Digital technologies and internet of things (IoT) bioprocessing systems can help biopharma accelerate process development and simplify scale up, according to Culture Biosciences, a digital biomanufacturing CDMO. Traditional bioprocess development relies on experimentation. Engineers test culture conditions, make changes, and retest until the desired result is achieved. The time taken to complete such work depends, to a large extent, on the bioreactor capacity that is available. But what if multiple experiments could be run in parallel and data could be accessed online in real time? The benefits could be significant, says Will Patrick, CEO Culture Biosciences.
“Digital biomanufacturing means using software to make developing and scaling bioprocesses much faster, efficient, and reproducible,” Patrick says, explaining such tech can be used to design processes and DOE experiments, and test processes in advance. A digital approach can also streamline tech transfer, according to Patrick, who says IoT-enabled devices allow protocols and metadata associated with bioprocesses to be shared between bioreactors or collated for analysis.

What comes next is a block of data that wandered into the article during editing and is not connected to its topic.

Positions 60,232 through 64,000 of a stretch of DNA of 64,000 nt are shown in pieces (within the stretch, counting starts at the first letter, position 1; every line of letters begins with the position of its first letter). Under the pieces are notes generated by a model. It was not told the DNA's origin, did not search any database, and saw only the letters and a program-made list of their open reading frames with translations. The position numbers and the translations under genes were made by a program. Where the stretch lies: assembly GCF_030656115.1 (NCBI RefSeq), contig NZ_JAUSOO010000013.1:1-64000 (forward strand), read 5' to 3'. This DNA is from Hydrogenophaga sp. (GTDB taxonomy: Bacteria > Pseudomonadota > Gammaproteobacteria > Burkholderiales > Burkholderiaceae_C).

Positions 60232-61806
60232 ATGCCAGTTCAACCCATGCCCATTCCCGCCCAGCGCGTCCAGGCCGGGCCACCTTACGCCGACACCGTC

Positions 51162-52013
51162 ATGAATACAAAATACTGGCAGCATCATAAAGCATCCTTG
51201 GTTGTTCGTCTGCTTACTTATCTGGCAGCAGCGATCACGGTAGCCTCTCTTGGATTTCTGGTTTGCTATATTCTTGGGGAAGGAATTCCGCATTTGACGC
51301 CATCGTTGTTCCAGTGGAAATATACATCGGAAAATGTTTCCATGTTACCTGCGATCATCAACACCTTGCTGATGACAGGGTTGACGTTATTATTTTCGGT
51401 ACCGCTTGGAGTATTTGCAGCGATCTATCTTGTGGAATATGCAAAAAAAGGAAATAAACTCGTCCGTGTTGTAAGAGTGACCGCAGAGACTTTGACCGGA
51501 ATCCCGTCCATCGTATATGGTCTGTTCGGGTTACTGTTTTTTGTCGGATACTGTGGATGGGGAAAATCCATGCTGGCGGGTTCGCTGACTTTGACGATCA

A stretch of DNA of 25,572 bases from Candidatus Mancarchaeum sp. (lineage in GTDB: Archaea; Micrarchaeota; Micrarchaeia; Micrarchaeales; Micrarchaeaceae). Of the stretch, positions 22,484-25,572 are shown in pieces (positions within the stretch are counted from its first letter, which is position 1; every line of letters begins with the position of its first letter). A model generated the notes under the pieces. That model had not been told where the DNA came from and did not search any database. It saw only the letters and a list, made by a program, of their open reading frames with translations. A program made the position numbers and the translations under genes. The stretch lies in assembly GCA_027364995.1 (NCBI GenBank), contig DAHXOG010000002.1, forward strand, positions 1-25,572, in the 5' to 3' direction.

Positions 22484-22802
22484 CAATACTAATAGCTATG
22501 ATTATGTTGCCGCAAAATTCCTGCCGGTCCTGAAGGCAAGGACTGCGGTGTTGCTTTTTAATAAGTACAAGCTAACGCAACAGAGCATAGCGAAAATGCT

Patrick founded Culture Biosciences after working at Google X, the search giant’s research organization. The rationale was to help companies optimize and scale their bioprocesses more quickly and easily. The idea is to provide biopharmaceutical developers with bioreactor capacity. In addition, the CDMO’s software platform allows researchers to plan, manage, and execute experiments, Patrick says.
“Our first product offering is an automated lab of 100+ benchtop bioreactors that biopharma customers can use to quickly develop and optimize bioprocesses,” he points out. “Our team executes the experiments in our lab and the customer can see all the data in real time on our website. We’ve built out our own bioreactor infrastructure to enable the real-time data access and to add new sensors, like cameras that provide live imagery of every reactor.”
Providing secure access to experimental data is critical to the digital biomanufacturing approach, according to Culture Biosciences’ chief of staff, Max Gilbert. “The quality and security of the data we provide to our customers is our number one priority. We have detailed protocols, policies, and procedures both in the lab and in our data infrastructure to ensure that every client’s data is kept strictly confidential and is only available to that customer.”
Giving biopharma a web accessible process development laboratory should significantly accelerate the process, according to Gilbert. “Our goal is to provide the tools and resources to every company in the industry to enable them to run more bioreactor experiments more quickly and easily. Our customers are responsible for designing their experiments and we guarantee the execution of those experiments; in other words, they are the head and we are the hands.”